These abstractions hopefully can help students capture the essence of what I'm trying to teach them about the mole and the implications for chemistry. The enormity and the tininess of the mole is an important dichotomy that can't be emphasized enough and hopefully abstracting it down can help students grasp the concept.

**Embodied Thinking**Embodied Thinking is using one's body to enter into a concept through position, movement or simply imagining what it would feel like to be something other than what you are. Empathy is a related concept where you imagine what it would be like to be another being.

To kinesthetically think about the mole, I chose two positions to contemplate the meaning of a mole. The first position is that of looking up at the sky – looking for the stars in the sky – almost trying to count them. To be a simple atom counted among a mole – it is like looking up at the sky at the billions of stars in the sky – feeling so small and insignificant.

The second position is that of looking down at your hands – imagining all the atoms contained in your body – countless upon countless numbers of atoms. Such a contrast – even as you feel so small looking at the sky, you realize what we are made of and the complexities in our body and it is amazing to think about and the significance we are given.

I am hoping that this imagination exercise and use of our bodies will help students to stretch their imaginations. What would it feel like to be like an atom? What does it feel like to be a small atom in a uncountable mole of atoms? Look up at the stars and imagine what it feels like. However the students do not have to look far to find these countless masses of atoms – simply look back down at your hands and see them. Simply in your hands alone there are trillions upon trillions of atoms. Imagine how small you felt when looking up at the sky and now imagine being that small inside your hands as a small little atom.

In a sense, we are trying to empathize with an atom – similar to how Albert Einstein when he imagined being a photon of light moving along super fast and picturing the sensations he would have felt as that photon. I'm hoping this thought experiment of grand (and yet small) proportions will help my students to move beyond the abstractions and make the mole feel more concrete.

**Modeling**Modeling is attempting to depict visually what is difficult to access otherwise. In regards of the concept of the mole in chemistry class, it is difficult to imagine the magnitude of how massive a mole is. It is essential for a chemistry teacher to come up with some comparisons, images and models of the mole to help capture for the students some way of understanding the mole's magnitude.

Using a number of everyday objects, we can create a model of what one mole of that object would look like. One mole of watermelon seeds would be found in a watermelon approximately the size of the moon. 1 mole of donut holes would cover the whole earth not just once, but it would also be 5 miles deep. 1 mole of pennies would make stacks that reach up to the sky – reaching the moon seven times.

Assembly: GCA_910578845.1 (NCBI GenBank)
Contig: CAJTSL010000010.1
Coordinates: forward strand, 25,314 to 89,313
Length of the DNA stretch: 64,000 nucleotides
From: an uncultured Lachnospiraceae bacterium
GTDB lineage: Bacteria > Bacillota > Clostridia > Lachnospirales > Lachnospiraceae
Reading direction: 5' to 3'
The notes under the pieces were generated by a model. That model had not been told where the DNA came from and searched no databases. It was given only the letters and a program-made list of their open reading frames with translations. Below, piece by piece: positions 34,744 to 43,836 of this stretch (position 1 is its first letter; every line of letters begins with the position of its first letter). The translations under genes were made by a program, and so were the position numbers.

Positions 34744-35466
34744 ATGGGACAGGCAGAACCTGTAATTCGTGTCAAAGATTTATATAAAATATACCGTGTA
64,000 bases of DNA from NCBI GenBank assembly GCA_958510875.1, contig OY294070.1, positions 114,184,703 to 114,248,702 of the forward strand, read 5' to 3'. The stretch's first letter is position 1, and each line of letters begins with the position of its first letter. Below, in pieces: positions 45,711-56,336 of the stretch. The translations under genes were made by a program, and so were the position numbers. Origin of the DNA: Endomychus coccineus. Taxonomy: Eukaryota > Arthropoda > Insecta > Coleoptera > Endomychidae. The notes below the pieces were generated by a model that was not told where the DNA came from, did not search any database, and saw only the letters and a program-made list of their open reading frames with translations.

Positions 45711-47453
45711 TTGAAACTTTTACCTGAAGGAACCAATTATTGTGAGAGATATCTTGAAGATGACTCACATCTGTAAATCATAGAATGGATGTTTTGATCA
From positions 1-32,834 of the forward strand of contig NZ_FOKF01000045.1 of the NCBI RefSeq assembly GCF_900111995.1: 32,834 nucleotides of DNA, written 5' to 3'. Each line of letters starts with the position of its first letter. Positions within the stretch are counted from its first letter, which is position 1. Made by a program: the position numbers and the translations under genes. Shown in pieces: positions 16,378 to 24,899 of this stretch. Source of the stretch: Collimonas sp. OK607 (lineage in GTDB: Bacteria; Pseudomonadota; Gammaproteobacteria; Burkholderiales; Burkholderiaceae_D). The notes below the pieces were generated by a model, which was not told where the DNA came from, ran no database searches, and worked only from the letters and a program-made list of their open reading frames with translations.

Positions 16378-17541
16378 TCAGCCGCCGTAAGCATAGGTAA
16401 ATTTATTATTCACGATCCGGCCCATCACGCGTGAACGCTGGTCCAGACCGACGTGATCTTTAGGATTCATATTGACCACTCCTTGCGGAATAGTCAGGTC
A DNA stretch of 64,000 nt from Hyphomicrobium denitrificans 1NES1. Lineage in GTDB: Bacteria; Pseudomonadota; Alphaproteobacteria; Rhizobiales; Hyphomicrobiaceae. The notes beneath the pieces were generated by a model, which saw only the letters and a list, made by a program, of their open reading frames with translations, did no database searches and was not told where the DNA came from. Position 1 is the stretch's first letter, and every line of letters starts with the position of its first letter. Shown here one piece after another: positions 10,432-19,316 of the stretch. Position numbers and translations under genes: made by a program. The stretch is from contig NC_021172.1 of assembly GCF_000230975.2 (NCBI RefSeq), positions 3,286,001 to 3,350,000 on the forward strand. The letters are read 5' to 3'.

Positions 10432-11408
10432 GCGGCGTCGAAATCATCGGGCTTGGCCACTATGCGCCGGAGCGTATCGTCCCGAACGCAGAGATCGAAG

For my models, I altered pictures to create an image consistent with these imaginary situations. Through these images, it will hopefully capture the minds of my students to help picture what is otherwise impossible to see with their own eyes. Zooming out is essential due to the sheer magnitude of the number associated with the mole. Atoms are so very small – that it makes it hard to realize the incredible size of the mole without using some the size of everyday objects and zooming out so you can “see” the number. That is why massive objects like the earth and moon are helpful to compare the size of the mole to when using everyday objects.

**Play**Play can be an important component in fostering creativity and interest in a unit. Students may feel overwhelmed with learning something new and feel like they have to get it perfect. Play helps create an atmosphere of fun and low-risk dabbling in the topic.

In the unit of the Mole, we do many conversions and calculations of molar mass. It is very helpful for students to know their periodic table well and where the elements are located. This is why this activity is both playful/fun and meaningful in our unit.

**Sales Pitch**Creativity is essential in teaching the Mole Unit in Chemistry class. I want my students to perceive more than just what is visible at face value about the idea of the mole – extensively examining and noticing subtle differences and deciphering patterns with as many senses as possible. I want students to look for patterns – looking for a repeating sequences of a common variables. I want my students to use abstraction – to stripe away the peripherals of a particular reality to get at the essence of its being. I want my students to embody the concept of the mole - using one's body to enter into the concept through position, movement or simply imagining what it would feel like to be something other than what you are. I want my students to be able to model the mole - attempting to depict visually what is difficult to access otherwise. Lastly, I want students to be able to play with the concept of the mole and to engage with the concept in a low-risk activity. All of these components of creativity I believe will greatly bolster our Chemistry curriculum.

**Tweet**Foster interest and deep thinking about The Mole in Chemistry class using these essential components of creativity. Click Here for more.